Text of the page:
April 30, 2012
“A body hast Thou prepared Me.
… Lo I come, in the volume of the book it is written of Me, to do Thy will, O God.”
In Hebrews 10, the Spirit of God goes back to Psalm 40:6-8 to show that when Christ came into the world, God prepared Him a body to enable Him to give that body as a sacrifice at Calvary.
While there are many contrasts with the animal sacrifices and the once-for-all sacrifice of Christ, there is also a glaring contrast with Psalm 40. Read it carefully and note the omission of one phrase: “I delight to do Thy will.” In Psalm 40, the writer, going beyond his own experience and speaking prophetically by the Spirit of God, expressed the desire of the Lord Jesus Christ to give God what He always “desired” (Ps 40:6). God’s ultimate desire was never satisfied with the myriads of sacrifices brought to Jewish altars. He was always looking ahead, contemplating a greater and more efficacious sacrifice.
Scholars are quick to point out that Psalm 40 is the Psalm of the Burnt offering. It is the Psalm in which the Lord Jesus is seen delighting to do the will of His Father. In it, He expresses that delight. For those who care to trace it, you can find the four parts of the burnt offering of Leviticus 1 in these verses: His head and the fat; the inward parts and the legs. Every aspect of Him was given over to bringing delight to His Father.
But when we come to Hebrews 10, the words, “I delight to do Thy will” are absent. Why is there no mention of His delight in Hebrews 10? The setting for the chapter is not the burnt offering and the joy the Savior had in fulfilling the Father’s will. Hebrews 10 is the sin offering with all the darkness and dread that was linked with Calvary. While it gave Him pleasure to fulfill the Father’s will, it gave Him no pleasure in bearing sin and suffering for sin. The holy soul of Christ recoiled from the association He would have with sin at Calvary. It groaned under the reality of the interruption of the joy of a fellowship He had within the Godhead from all eternity. There was no “delight’ or pleasure in dealing with the great issue of sin.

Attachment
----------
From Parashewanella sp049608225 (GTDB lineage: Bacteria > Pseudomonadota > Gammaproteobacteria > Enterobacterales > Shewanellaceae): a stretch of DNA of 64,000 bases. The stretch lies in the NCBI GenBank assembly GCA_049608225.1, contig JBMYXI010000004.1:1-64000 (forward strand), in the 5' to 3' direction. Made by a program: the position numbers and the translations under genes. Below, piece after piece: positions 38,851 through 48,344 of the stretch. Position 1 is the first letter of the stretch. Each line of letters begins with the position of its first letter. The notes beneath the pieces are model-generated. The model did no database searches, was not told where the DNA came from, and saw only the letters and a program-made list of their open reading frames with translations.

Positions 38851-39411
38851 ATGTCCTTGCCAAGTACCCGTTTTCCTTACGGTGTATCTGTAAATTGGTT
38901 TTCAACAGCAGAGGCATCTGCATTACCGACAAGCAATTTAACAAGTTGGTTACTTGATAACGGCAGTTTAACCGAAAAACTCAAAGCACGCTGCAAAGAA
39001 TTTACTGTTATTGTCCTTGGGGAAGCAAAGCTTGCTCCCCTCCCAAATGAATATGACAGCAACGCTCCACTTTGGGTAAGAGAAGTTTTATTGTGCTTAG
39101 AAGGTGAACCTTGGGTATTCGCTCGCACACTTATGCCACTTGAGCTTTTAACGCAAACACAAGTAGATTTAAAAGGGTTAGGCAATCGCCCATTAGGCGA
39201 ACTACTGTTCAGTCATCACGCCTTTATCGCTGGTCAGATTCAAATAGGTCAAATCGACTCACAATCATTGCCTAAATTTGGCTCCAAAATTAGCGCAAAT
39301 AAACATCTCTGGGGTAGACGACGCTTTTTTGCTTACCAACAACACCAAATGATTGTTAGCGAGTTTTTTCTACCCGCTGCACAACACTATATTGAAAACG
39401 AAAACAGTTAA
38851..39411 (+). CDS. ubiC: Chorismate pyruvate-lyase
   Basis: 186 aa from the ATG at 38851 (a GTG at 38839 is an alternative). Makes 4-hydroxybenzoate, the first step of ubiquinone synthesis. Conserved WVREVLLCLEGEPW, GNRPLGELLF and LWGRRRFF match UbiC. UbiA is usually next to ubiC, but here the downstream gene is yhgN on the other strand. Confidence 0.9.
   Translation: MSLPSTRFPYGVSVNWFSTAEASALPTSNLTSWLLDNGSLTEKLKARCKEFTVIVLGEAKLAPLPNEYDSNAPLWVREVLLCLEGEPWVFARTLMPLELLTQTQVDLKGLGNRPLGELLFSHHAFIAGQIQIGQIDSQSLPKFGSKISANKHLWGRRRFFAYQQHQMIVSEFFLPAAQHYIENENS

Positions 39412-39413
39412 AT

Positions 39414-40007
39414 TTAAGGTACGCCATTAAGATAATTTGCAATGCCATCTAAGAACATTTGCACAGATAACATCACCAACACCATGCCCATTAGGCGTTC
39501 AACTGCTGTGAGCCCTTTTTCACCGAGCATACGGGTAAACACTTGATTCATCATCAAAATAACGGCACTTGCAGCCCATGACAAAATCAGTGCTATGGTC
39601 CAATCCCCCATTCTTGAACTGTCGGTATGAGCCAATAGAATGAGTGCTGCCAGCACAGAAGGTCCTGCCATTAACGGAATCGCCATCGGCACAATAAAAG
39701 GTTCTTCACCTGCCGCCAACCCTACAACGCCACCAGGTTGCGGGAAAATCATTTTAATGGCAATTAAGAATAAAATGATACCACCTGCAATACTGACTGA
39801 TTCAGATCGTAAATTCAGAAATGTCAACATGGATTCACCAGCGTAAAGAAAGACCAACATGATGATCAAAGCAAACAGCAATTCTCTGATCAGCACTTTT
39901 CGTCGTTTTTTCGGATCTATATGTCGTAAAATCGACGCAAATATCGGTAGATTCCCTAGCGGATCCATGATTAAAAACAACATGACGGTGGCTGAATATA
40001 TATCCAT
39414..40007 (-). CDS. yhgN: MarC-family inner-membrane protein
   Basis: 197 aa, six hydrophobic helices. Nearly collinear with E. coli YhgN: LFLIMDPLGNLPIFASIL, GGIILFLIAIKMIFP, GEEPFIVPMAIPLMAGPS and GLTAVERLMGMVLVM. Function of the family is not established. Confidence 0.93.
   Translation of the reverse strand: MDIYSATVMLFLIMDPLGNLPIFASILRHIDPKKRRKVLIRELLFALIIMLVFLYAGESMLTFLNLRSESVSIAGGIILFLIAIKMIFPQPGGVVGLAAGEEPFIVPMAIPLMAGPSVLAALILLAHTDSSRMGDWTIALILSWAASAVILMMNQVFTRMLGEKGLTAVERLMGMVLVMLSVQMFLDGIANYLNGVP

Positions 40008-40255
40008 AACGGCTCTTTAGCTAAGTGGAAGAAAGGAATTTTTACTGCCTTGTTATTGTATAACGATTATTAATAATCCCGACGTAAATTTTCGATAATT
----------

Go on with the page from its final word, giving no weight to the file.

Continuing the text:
1. The sacrifices of an old system were repetitive and not final, shadow and not substance, reactive and not redemptive, and a reminder and not a remover.
2. It would be legitimate to translate verse 5 as, “coming into the world.” In other words, when He left heaven and made the descent to earth, these were His parting words to His Father.
3. What do you think the “volume of the book” is?